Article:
Weiß had hurriedly assembled the VII Panzer Corps, including the remnants of the 7th Panzer Division, at Rummelsberg to threaten 19th Army's flank. However, after a Soviet breakthrough at Koslin on 2 March, the 2nd Army found itself completely cut off from the rest of its Army Group.
1st Belorussian Front joins the attack[edit | edit source]
Zhukov's right wing—a grouping of the 3rd Shock Army and 1st and 2nd Guards Tank Armies—went over to the offensive on 1 March, striking northward with the main force concentrated at Reetz. The entire left wing of 3rd Panzer Army was cut off by their breakthrough, after Guderian refused Raus' request for withdrawal; the right flank withdrew towards Stettin.
On 4 March, forward Soviet tank units reached the Baltic, and the German forces in Pomerania were trapped in a series of encirclements. The 2nd Army began to fall back on the Danzig fortified area, while the X SS Corps of the 3rd Panzer Army had been surrounded at Dramburg.
The second phase[edit | edit source]
Rokossovksy opened the second phase of his offensive on March 6. The 2nd Shock Army threatened to cut off the defending forces in the fortress of Marienburg, which was evacuated two days later, while in the east Elbing finally fell on 10 March. Weiß, having warned that the Elbing pocket could not be held, was relieved of command on 9 March and replaced by Dietrich von Saucken. The troops of the German 2nd Army withdrew in disarray into Danzig and Gdynia, where the 2nd Belorussian Front besieged them. Zhukov's forces meanwhile, cleared the remainder of 3rd Panzer Army from the east bank of the lower Oder, driving the Germans from their last positions in a bridgehead at Altdamm.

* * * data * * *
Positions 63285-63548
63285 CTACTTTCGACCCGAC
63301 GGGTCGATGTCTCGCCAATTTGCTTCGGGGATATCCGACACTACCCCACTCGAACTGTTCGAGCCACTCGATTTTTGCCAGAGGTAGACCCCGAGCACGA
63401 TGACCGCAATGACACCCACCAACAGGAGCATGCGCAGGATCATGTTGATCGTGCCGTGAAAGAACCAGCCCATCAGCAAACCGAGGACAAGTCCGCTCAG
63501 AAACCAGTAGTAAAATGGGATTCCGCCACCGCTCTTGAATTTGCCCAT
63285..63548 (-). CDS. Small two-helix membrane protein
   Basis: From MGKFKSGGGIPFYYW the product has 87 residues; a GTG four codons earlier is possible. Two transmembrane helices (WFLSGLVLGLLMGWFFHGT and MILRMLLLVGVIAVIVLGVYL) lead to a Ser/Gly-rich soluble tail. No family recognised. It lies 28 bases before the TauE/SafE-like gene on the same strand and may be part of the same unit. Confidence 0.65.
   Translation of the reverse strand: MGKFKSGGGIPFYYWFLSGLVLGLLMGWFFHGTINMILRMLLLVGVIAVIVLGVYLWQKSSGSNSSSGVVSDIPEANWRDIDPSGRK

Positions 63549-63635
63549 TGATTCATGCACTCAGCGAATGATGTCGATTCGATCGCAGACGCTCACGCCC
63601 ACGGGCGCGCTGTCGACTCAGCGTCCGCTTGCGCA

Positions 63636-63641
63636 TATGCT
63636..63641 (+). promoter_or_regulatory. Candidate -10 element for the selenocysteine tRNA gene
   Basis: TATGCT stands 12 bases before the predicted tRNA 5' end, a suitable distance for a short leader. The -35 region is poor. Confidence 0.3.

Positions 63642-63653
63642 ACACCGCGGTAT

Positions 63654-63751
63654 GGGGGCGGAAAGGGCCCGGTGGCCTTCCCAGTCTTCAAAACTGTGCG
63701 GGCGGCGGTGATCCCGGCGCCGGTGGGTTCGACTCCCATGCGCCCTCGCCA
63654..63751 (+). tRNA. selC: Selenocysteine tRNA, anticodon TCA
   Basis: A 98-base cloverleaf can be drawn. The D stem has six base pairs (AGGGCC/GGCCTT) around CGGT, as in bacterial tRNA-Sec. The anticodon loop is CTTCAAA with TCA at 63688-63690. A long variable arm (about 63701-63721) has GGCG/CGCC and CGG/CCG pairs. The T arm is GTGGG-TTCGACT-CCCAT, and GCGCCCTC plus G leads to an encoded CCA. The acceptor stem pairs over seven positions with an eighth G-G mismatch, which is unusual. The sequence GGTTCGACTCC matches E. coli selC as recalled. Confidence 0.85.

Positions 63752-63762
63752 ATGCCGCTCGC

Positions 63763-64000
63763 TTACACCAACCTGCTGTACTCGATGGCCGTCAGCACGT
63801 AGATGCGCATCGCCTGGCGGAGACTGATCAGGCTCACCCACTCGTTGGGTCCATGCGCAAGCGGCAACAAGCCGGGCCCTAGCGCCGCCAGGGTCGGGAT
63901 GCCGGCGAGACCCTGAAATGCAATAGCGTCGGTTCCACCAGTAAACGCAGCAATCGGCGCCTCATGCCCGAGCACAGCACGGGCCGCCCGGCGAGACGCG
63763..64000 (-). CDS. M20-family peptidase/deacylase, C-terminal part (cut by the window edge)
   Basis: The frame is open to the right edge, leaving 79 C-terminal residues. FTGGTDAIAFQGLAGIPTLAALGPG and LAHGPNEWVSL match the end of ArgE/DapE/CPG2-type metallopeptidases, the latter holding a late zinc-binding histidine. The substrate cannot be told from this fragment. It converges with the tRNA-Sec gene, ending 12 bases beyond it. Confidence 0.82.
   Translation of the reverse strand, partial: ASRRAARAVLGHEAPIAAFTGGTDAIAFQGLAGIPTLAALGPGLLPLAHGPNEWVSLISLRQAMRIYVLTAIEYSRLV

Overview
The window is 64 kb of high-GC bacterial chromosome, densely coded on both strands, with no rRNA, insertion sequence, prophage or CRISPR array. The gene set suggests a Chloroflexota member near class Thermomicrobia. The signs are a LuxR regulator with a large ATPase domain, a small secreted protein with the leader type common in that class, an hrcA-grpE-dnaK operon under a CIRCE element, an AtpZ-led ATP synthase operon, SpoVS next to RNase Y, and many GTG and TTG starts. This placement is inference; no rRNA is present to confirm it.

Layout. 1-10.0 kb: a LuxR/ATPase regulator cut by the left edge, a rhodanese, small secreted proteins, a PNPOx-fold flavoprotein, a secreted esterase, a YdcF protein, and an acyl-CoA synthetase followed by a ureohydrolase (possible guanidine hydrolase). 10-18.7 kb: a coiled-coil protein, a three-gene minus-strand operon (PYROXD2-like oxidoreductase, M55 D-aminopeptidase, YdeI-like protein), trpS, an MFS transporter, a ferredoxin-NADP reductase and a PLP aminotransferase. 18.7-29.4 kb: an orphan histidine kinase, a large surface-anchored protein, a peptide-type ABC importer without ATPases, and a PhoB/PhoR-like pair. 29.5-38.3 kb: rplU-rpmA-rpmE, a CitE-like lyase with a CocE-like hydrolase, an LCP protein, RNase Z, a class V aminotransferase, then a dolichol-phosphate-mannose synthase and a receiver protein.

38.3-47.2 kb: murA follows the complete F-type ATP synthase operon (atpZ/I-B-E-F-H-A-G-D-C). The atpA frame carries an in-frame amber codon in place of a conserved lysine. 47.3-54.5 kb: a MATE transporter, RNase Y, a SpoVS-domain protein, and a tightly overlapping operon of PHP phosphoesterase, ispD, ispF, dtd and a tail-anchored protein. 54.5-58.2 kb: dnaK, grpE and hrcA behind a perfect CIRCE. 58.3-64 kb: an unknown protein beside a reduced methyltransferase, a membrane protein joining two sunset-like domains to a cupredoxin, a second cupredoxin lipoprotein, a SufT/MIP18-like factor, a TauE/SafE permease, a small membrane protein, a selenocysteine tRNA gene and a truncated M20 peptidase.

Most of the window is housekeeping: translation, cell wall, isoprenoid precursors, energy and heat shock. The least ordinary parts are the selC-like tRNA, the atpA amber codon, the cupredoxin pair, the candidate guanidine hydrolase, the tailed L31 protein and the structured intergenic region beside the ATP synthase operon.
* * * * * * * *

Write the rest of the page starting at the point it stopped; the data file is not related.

Siege of Kolberg[edit | edit source]
Many civilian refugees from Pomerania had fled into the coastal town of Kolberg, which was surrounded by 4 March. Nevertheless, the town was successfully defended until 18 March, by which time evacuation was almost complete.
Siege of Danzig[edit | edit source]
The Danzig-Gotenhafen (Gdynia) Fortified Area—also the main port for refugees from East Prussia escaping to the west—was ordered to be defended for as long as possible by von Saucken in order to keep open evacuation routes.
Rokossovsky opened his final offensive on 15 March 1945; the main thrust, toward the coast at Zoppot between Gdynia and Danzig, being undertaken by the 70th and 49th Army advancing in parallel. The fighting was savage, but by 19 March 1945 the Soviet spearheads had reached the heights over Zoppot, while the 4th Panzer Division had been pushed back to the outskirts of Danzig itself. By 22 March 1945, the 70th Army reached the sea, splitting the German defence. Gdynia was taken on 26 March 1945, its defenders and many civilians retreating to the headland at Oksywie, from where they were evacuated to the Hel Peninsula.
Danzig finally fell on 28 March 1945, after which the remnants of the 2nd Army withdrew to the Vistula delta north-east of the city. Evacuation of civilians and military personnel from there and from the Hel Peninsula continued until 10 May 1945. The Soviets declared the East Pomeranian Offensive complete a week after the fall of Danzig.
According to Soviet information, in the Battle of Danzig the Germans lost 39,000 soldiers dead and 10,000 captured.
See also[edit | edit source]
- History of Pomerania (1933–1945)
- Operation Hannibal, the evacuation effort by the Kriegsmarine
- Operation Solstice, the preceding German offensive in Pomerania
- East Prussian Offensive, the parallel offensives of the 3rd Belorussian Front to the east
- The Heiligenbeil Pocket, the parallel defence of the German 4. Armee east of Elbing
Notes[edit | edit source]
References[edit | edit source]
- Duffy, Christopher. Red Storm on the Reich: The Soviet March on Germany, 1945, Routledge, 1991, ISBN 0-415-22829-8
- David M. Glantz
- The Soviet-German War 1941–45: Myths and Realities: A Survey Essay
- Glantz, David M. & House, Jonathan (1995), When Titans Clashed: How the Red Army Stopped Hitler, Lawrence, Kansas: University Press of Kansas, ISBN 0-7006-0899-0
- Beevor, Antony. Berlin: The Downfall 1945, Penguin Books, 2002, ISBN 0-670-88695-5